As a kid, the supernatural captured my imagination like a fox captures a vole under the high north snows.
I would dig deeper and continually absorb anything and everything paranormal. Still, it was only a morsel.
I was acquainted with every episode of Unsolved Mysteries – the one with Robert Stack – and In Search Of … and once the X-Files aired on Fox, it was game over.
Fate Magazine shared shelf space with my hockey annuals and I was desperately in search of Time Life Books’ Mysteries of the Unknown series.
Nostradamus. Edgar Cayce. Ed and Lorraine Warren. Loren Coleman. Whitley Strieber. I read them all and what they spoke of fascinated me. Fiction or non-fiction didn’t matter. Perhaps my hunger for the cultural touchstones they spoke of led me on my university path to archaeology.
When I entered university, I hit up the World’s Biggest Book Store (now an empty lot) and haul in as much as I could. John Robert Colombo and so much more. Books on the Moa, various cultural beliefs of demons and angelology. I think I picked up a copy of the Book of Enoch too.
High school classmates, and even friends in university, probably thought I was a little nutty. And yes, I got carried away sometimes. But as a person who loved to write, and lives in my imagination, there was no better fodder than the supernatural, paranormal, Fortean or downright bizarre.
Perhaps it stems from a strange experience I had when I was a toddler. I’ve been looking for answers ever since. I’ve also had many dreams where I was helping people who were being haunted.
Those dreams – or nightmares in some cases – would be written down upon awakening and become the foundation for many fiction pieces. I wish I’d actually followed through with them, but let’s not lament that.
After graduating from university with an Honours B.A., then 13 years’ worth of journalism and acquiescence that my interest in the paranormal was more for shits and giggles – I am after all a horror movie fan – I’ve grown to have an agnostic approach to life. Sometimes I lean towards atheism, other days the pendulum swings to the believer.
Now, for a brief moment in time, I was involved with a ghost investigation group, and unfortunately, I blew that opportunity up a la Bridge Over River Kwai. A small conflict with a person who had more time and devotion to cryptozoology was on my humanoid butt. I was in my 20s, so I blame that angry young man phase. Still, it taught me something, there are some pretty extreme people out there, and I was more interested in pursuing my career in journalism at the time.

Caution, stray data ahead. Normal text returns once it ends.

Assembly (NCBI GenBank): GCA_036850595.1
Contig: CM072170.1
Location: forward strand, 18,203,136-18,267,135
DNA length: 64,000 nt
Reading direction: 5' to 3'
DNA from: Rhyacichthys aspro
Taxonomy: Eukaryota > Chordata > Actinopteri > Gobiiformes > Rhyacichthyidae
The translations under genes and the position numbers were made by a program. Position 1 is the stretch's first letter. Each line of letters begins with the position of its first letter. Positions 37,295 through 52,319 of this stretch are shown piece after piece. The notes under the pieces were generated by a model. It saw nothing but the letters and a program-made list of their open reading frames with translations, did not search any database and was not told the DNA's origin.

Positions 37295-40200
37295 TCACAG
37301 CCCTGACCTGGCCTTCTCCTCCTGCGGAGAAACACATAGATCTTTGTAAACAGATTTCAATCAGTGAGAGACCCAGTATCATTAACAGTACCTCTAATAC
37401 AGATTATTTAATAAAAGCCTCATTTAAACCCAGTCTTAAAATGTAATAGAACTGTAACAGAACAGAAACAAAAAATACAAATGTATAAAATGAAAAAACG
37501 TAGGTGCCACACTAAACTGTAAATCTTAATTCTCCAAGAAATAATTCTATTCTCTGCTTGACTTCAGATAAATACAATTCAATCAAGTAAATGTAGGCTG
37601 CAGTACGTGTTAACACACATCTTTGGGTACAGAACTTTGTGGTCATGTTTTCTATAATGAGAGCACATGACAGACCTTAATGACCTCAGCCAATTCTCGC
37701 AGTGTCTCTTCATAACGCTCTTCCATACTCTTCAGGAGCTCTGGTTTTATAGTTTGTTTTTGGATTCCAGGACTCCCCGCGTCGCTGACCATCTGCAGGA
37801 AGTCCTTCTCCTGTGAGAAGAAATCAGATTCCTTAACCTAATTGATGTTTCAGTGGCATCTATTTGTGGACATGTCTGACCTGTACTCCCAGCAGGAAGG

Journalism has fulfilled my love social anthropology. Pop culture is what I’ve most enjoyed writing about as a columnist. Ergo this venture. I’m combining the story-gathering qualities of a journalist, with a little bit of science and a little bit of anthropology to bring Canadians a snapshot of their supernatural culture.
I’d like to thank Colombo for that story-gathering quality. Often times, people just want to be heard – and reassured they’re not losing their grip on reality when experiencing any of the topics we’ll report on The Superstitious Times.
I give credence to knowledge gaps we have in our world. We still have a long way to go. And greed tends to keep us using fossil fuels. Now, I don’t like conspiracies, as they have blown up into golems of misinformation. I believe there are some fascinating things out there that need a thorough examination. And by thorough, I mean Maud Lebowski’s doctor, thorough.
You can expect pop culture references in my editorials, those and frankness, and some sort of tether to the social sciences.
The Superstitious Times says it all. It’s driven by our beliefs, our culture and our need to share stories. There is a hint of skepticism -- we need that to keep ourselves balanced. There is also that need to stimulate our imaginations. To scare ourselves. We'll also do reviews of media as well.
On that note, if you want to learn why we like to scare ourselves, watch Tal Zimerman’s Why Horror?
I hope you enjoy that documentary, I know I did, and I hope you enjoy this site.
Who we are
Brian Baker may be the sturgeon to the lake monster myth, but there couldn't be an Ogopogo without witnesses. Here are some of those witnesses helping to perpetuate that Okanagan Valley tulpa.
Founder and Publisher
A veteran journalist and intrepid columnist, Baker is looking to report on the supernatural in Canada.
A man of many hats, but mostly a lover of all things journalism. Hoddinott hails from the Rock.
This man knows a few things about lighting, technique and has a great flare with the camera.
If you have a Canadian tale of the supernatural and would like to share your story, contact us at thesuperstitioustime [at] gmail [dot] com.